A home-grown ‘Messiah’ sing-along marks 50 years in Philly

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George Lakey takes a turn at soloing in the

George Lakey takes a turn at soloing in the "Messiah" singalong. (Courtesy of Ingrid Lakey)

A beloved part of the holiday soundtrack is the “Messiah” sing-along.

Throughout the Philadelphia region, classical music groups and churches will be offering the opportunity to join in the singing of George Frideric Handel’s iconic oratorio. Written in 1741, it’s a massive work for orchestra, choir, and soloists, using texts from the King James Bible to tell the story of Jesus’ life.

Fifty years ago in Philadelphia’s Powelton Village neighborhood, George Lakey and his violinist neighbor thought it would be fun to spend an evening singing “Messiah” at home with a few friends.

“I’d been used to going to ‘Messiah’ sing-alongs downtown at the Academy of Music,” he recalled. “We were surprised at how many people came, so we just kept it going, and as more people heard about it, they just kept coming.”

As the event grew over the years, it moved to Lakey’s next, larger home in Cedar Park, and then to the University City Arts League. This year, it takes place in Center City for the first time, at the meetinghouse at Friends Center on Cherry Street.

Lakey now co-hosts the event with his daughter Ingrid.

“I don’t remember a time when there wasn’t, leading up to Christmas, a ‘Messiah’ sing-in,” she said. “When I was really little, I would come and sit on someone’s lap for a few elements and then I’d go off and play upstairs. Then I started learning the music, and then taking on the role of host and welcoming people in.”

The event, which draws a mix of professional musicians, amateur players, and music lovers, is resolutely informal.  It reminds George Lakey of his German heritage, where “hausmusik,” making music at home, remains a popular tradition.

“I’m proud that we’ve been able to keep it informal even though it’s grown so much,” he said. “Some of the sections of ‘Messiah’ are ridiculously hard, and we’ll get lost and stop and have a good laugh and then start at the beginning again.”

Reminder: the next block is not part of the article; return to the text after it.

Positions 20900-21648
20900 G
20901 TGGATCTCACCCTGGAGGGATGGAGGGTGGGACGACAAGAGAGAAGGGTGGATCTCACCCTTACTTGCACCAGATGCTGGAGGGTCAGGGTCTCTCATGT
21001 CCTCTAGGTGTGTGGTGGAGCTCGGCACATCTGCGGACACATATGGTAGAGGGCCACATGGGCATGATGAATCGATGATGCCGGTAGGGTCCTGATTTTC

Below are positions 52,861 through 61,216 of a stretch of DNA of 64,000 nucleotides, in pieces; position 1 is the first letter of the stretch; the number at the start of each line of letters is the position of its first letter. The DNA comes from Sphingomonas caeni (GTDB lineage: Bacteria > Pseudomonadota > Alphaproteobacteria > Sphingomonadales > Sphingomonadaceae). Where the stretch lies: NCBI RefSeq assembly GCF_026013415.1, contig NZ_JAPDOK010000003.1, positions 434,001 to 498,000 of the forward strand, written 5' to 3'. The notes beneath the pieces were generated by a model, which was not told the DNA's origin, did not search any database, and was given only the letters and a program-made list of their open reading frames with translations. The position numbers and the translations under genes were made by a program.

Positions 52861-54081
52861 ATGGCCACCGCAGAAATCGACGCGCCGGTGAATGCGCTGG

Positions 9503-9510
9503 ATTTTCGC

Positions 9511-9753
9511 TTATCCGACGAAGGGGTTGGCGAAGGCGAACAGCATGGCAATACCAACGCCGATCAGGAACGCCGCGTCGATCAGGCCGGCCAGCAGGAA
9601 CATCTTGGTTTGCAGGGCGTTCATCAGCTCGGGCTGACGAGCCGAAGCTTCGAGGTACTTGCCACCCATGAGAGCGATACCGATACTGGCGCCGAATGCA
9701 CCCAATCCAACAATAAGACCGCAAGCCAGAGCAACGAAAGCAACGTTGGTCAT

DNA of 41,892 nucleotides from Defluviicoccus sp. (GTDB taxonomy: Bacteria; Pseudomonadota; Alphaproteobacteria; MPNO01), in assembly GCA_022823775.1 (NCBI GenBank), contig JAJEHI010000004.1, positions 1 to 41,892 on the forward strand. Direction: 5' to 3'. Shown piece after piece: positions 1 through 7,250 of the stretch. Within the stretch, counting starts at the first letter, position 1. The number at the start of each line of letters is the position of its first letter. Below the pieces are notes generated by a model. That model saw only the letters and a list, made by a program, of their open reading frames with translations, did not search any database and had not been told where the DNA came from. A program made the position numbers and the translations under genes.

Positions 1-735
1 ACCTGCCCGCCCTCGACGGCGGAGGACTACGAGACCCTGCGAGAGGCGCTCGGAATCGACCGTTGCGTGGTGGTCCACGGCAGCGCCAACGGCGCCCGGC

But that good-natured approach doesn’t mean they’re just fooling around with the music. “We do the entire ‘Messiah,’ not just the Christmas section. Sometimes we do parts of it twice,” noted the younger Lakey.

Keeping it informal means no rehearsals, and no planning the instrumentation beforehand.

“A lot of the fun of it is people trying different things, like the clarinet player who gets to play the trumpet part if a trumpet player doesn’t show up,” said George Lakey. One year, it was played on kazoo.

“It’s very much, go with what you’ve got,” Ingrid Lakey said with a laugh.

She credits the success of the singalong to the support the participants offer to each other.

“There’s something really powerful about looking to each other as resources, rather than competition,” she said. “It’s a great thing to say, ‘Oh, in the soprano section, I can tell that person really knows their part, I’m going to go sit with them so that I can really learn this.’

“I think it’s something we’re desperate for, to find ways to be in community with each other. It’s about showing up as you are, and in our society there’s not a lot of places where you can do that.”

Over the next several weeks, there will be Messiah sing-alongs all over the Delaware Valley. The 50th anniversary of the Lakeys’ sing-along takes place on Dec. 7 at the Friends Center, at 15th and Cherry streets in Center City.

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